ThromboGenics NV has entered into a collaboration and license agreement with Bicycle Therapeutics to develop and commercialize drugs inhibiting a specific target for the treatment of diabetic macular edema (DME).
Leuven, Belgium-ThromboGenics NV has entered into a collaboration and license agreement with Bicycle Therapeutics to develop and commercialize drugs inhibiting a specific target for the treatment of diabetic macular edema (DME).
ThromboGenics will develop therapeutics based on Bicycle’s bicyclic peptides, which inhibit a target involved with vascular permeability. Both companies will collaborate on the preclinical development of these bicyclic peptide inhibitors.
“This new agreement is further evidence for our commitment to develop and commercialize novel therapeutics targeting unmet needs in the treatment of diabetic eye diseases, such as DME,” said Patrik De Haes, MD, chief executive officer of ThromboGenics. “We are looking forward to evaluating these bicyclic peptides, with the aim of progressing clearly differentiated drug candidates through to the next stages of development.”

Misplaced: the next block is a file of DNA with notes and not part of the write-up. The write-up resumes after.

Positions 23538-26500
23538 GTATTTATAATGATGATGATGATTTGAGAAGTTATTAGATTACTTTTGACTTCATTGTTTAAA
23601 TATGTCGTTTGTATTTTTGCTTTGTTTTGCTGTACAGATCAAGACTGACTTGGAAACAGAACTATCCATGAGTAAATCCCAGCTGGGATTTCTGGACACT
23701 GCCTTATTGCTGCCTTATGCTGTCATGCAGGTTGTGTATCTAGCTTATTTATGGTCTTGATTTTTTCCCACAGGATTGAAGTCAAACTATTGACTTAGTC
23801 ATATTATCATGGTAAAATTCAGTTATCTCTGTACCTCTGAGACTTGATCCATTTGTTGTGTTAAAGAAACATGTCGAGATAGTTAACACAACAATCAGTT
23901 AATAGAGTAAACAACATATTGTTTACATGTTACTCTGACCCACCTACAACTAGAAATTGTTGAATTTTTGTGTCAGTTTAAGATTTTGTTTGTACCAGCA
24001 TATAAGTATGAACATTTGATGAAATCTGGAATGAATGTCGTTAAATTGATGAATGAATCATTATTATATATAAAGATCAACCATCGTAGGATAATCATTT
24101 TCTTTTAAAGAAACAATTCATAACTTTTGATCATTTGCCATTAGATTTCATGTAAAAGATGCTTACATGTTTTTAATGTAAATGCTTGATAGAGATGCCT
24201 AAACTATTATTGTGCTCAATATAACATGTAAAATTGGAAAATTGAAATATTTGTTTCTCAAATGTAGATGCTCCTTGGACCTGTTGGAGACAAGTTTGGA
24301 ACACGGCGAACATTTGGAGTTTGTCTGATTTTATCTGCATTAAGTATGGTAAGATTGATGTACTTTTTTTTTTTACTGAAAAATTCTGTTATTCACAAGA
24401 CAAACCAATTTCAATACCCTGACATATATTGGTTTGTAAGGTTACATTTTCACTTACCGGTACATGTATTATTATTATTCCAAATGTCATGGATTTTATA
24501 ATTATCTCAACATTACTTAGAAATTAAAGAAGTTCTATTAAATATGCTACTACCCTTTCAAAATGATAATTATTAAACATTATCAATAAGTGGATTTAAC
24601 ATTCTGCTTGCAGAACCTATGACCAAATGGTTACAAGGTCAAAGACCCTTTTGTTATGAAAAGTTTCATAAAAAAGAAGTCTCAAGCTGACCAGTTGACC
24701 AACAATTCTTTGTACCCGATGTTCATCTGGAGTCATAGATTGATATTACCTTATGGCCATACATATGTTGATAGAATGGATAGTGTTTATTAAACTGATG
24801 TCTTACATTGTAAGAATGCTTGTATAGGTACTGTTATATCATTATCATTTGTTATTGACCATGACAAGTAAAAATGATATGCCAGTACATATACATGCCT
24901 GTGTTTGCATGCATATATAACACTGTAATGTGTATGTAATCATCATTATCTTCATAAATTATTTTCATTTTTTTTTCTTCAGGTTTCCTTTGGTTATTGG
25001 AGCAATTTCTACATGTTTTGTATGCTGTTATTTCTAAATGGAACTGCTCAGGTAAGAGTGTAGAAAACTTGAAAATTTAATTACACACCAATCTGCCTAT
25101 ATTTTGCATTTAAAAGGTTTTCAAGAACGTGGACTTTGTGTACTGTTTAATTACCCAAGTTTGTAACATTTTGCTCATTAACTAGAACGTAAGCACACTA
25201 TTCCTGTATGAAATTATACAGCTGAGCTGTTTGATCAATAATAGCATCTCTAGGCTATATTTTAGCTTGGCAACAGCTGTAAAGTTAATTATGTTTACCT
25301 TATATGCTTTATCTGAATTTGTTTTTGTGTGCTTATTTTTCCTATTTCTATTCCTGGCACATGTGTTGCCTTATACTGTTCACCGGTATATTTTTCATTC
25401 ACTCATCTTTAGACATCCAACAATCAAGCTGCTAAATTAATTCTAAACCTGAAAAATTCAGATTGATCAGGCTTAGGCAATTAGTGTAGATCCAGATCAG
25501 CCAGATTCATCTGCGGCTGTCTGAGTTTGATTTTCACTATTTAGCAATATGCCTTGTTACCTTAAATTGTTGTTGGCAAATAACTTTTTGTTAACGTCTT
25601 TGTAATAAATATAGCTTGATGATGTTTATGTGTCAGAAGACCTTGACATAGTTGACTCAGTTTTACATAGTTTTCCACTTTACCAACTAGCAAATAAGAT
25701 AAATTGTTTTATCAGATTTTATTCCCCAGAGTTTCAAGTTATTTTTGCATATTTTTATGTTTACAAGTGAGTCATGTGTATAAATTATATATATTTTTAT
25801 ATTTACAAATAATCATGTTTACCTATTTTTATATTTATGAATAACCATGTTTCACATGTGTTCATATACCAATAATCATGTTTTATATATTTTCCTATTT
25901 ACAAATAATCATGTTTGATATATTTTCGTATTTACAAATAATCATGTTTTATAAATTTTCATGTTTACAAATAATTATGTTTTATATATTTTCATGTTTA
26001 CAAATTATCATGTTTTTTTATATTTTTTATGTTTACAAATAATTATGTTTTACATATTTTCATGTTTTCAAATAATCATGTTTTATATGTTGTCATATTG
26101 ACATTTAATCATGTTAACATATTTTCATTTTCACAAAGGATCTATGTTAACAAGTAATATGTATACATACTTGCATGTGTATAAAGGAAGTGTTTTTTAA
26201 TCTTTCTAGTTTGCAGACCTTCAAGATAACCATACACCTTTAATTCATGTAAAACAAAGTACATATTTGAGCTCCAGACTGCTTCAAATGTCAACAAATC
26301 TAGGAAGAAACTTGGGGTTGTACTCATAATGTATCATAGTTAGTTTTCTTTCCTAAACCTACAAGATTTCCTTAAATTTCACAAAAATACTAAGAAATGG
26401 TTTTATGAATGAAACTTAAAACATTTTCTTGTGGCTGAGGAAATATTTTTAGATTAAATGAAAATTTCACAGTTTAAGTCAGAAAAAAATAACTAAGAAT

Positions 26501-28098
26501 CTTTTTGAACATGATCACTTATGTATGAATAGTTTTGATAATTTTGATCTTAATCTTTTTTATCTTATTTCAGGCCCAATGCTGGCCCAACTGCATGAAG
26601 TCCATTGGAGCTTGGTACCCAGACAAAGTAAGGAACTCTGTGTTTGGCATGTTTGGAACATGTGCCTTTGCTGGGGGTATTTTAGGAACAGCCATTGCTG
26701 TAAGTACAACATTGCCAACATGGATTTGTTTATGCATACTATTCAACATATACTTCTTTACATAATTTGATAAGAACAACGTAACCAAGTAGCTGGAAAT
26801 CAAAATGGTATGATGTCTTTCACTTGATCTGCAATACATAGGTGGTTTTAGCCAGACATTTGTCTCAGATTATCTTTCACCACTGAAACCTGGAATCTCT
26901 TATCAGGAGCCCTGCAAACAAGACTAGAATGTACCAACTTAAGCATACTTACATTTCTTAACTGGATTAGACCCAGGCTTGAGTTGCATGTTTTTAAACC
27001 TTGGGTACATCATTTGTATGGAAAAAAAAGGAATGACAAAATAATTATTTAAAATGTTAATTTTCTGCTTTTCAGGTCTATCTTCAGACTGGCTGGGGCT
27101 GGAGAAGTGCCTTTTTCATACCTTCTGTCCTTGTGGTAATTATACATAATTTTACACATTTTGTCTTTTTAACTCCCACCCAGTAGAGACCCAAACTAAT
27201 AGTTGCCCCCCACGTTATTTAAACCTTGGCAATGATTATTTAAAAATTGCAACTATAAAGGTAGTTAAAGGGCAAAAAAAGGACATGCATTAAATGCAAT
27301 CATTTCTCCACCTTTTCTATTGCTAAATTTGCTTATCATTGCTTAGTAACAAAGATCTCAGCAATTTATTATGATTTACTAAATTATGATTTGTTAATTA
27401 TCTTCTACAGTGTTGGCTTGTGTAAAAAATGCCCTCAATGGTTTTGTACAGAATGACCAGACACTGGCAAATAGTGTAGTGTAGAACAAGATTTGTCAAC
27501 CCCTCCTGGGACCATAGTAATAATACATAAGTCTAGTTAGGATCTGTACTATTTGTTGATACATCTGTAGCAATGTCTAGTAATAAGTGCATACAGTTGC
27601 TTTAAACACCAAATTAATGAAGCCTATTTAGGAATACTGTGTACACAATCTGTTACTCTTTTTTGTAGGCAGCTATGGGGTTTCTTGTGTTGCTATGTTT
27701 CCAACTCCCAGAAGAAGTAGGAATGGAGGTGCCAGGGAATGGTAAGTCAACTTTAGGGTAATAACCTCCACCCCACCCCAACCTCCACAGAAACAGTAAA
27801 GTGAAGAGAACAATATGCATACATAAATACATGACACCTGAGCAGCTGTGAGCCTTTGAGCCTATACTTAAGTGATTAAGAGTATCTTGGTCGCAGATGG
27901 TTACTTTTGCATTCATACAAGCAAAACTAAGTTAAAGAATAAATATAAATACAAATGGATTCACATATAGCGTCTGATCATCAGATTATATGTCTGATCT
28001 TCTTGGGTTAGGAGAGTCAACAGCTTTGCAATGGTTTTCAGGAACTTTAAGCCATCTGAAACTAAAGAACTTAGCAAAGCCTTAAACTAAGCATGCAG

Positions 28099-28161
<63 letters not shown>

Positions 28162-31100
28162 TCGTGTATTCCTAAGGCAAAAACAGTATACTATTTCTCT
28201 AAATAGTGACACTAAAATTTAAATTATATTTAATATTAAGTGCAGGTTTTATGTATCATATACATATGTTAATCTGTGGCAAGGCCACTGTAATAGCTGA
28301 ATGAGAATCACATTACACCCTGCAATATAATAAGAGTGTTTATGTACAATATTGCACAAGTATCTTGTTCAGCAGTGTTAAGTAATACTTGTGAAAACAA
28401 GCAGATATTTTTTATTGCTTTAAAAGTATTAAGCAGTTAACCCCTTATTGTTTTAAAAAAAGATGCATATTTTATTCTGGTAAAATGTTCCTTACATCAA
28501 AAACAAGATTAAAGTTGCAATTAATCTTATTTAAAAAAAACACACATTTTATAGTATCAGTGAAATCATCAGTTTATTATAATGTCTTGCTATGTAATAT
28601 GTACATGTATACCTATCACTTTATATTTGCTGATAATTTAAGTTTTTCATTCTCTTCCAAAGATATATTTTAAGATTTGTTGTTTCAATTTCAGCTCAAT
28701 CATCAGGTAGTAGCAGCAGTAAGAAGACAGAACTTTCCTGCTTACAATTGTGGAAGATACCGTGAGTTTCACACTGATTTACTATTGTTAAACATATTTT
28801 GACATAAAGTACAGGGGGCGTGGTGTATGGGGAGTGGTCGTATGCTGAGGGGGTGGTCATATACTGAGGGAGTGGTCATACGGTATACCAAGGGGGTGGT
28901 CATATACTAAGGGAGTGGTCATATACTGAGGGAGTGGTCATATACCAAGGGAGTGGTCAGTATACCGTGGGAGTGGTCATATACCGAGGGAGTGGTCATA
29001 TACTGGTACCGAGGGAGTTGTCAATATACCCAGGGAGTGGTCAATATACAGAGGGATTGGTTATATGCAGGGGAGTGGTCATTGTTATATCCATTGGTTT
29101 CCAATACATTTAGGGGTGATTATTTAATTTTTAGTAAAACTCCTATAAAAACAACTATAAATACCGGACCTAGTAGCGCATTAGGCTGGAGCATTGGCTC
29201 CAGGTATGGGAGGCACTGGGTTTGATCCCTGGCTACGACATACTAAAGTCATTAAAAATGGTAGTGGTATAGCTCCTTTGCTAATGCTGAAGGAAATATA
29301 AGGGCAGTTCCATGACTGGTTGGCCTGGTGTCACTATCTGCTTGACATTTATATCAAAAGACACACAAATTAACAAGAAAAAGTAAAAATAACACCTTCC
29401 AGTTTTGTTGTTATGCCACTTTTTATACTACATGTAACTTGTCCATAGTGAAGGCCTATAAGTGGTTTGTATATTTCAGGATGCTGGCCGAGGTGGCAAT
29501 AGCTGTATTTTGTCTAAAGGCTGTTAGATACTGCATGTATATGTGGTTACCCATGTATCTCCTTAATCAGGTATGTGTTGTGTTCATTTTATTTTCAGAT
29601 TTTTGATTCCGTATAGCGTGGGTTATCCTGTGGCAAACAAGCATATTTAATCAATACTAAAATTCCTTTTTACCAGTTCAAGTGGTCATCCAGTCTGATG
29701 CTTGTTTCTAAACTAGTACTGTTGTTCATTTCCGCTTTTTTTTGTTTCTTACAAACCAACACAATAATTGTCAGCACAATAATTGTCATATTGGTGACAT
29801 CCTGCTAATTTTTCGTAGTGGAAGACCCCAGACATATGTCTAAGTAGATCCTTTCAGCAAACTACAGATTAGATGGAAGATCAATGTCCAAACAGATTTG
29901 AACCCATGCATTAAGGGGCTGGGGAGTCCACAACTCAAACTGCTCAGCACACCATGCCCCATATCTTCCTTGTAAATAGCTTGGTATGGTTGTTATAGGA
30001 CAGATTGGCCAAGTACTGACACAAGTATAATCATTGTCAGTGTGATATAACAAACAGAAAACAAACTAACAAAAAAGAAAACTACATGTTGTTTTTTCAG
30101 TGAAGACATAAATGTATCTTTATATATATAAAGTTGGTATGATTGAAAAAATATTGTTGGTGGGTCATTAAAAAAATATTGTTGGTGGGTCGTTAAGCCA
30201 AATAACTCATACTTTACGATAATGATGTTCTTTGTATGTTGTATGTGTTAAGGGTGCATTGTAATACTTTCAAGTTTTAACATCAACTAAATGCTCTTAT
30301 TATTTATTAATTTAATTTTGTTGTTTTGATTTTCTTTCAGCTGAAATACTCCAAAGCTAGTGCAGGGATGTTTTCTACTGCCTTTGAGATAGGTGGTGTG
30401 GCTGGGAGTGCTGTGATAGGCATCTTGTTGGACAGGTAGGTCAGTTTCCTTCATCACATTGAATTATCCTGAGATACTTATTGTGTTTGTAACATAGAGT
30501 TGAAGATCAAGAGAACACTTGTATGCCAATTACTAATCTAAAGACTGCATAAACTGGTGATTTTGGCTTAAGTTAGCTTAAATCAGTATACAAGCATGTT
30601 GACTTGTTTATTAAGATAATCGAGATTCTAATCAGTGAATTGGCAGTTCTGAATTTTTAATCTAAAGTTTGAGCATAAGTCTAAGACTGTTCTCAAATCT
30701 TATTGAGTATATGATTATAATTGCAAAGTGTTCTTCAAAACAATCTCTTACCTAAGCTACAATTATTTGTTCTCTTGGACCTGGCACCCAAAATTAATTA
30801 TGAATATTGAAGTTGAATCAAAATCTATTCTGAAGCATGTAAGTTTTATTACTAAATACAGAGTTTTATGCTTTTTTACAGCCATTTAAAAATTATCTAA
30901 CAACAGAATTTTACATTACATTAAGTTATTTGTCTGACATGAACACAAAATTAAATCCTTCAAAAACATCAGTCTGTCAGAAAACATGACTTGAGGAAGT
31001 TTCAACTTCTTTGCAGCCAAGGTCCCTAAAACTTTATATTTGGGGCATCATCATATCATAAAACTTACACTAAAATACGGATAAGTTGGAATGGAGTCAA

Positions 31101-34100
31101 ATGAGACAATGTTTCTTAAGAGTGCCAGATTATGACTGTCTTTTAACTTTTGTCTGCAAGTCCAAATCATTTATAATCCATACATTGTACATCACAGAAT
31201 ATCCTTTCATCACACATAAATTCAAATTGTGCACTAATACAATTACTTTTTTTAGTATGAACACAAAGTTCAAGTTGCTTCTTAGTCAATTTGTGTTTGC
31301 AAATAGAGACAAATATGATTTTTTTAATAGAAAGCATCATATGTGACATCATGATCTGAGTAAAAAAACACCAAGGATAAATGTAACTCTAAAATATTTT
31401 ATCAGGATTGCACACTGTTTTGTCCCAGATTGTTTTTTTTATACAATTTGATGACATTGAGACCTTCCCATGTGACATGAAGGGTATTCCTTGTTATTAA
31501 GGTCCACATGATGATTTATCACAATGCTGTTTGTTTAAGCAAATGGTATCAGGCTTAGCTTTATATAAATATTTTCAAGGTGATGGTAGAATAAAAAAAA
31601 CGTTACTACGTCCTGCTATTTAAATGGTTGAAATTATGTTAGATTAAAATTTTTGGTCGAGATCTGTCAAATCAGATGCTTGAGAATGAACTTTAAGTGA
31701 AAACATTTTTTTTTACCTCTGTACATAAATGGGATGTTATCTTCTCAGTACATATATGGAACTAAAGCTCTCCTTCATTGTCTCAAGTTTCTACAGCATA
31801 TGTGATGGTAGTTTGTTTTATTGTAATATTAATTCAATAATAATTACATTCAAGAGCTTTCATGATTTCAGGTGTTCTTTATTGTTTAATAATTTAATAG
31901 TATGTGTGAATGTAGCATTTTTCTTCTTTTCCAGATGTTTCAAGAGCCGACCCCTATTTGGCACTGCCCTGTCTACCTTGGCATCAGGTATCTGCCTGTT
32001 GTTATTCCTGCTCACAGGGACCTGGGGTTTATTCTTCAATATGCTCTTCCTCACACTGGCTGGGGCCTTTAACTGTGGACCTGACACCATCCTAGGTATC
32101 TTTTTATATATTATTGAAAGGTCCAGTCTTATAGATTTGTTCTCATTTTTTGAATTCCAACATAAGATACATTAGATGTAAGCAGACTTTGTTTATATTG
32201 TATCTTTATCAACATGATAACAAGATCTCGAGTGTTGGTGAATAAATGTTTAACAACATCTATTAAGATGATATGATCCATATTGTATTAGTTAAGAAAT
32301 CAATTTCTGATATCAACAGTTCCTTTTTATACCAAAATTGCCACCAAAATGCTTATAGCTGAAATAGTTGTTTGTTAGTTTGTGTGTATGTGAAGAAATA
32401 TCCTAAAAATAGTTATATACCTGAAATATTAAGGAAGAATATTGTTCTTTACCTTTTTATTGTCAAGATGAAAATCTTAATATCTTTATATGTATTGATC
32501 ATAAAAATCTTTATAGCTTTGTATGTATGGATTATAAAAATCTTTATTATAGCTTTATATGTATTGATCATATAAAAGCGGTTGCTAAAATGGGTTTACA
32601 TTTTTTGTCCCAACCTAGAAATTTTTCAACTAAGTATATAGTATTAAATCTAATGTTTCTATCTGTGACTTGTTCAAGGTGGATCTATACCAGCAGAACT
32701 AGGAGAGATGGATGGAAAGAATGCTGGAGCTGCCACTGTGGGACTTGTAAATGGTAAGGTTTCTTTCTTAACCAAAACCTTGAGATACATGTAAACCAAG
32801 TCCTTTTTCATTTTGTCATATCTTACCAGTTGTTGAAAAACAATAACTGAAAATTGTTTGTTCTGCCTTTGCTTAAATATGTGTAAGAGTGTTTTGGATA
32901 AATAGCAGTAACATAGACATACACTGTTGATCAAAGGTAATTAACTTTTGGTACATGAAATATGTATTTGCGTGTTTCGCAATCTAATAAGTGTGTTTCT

ThromboGenics will pay Bicycle an undisclosed upfront fee, development and regulatory milestone payments, and royalties on sales of products resulting from the collaboration.
“I am delighted to enter into this collaboration with ThromboGenics-a partner with a focus and successful track record in developing novel ophthalmic therapeutics- and look forward, in time, to progressing drug candidates into the clinic,” said Rolf Guenther, MD, PhD, chief executive officer of Bicycle Therapeutics.
Additionally, ThromboGenics’ ocriplasmin (Jetra) has been recommended by the United Kingdom’s National Institute for Health and Care Excellence (NICE).
In its final appraisal determination, NICE’s recommendation means it has determined the new treatment for vitreomacular traction and macular hole is innovative and should be reimbursed within the National Health Service in England and Wales.
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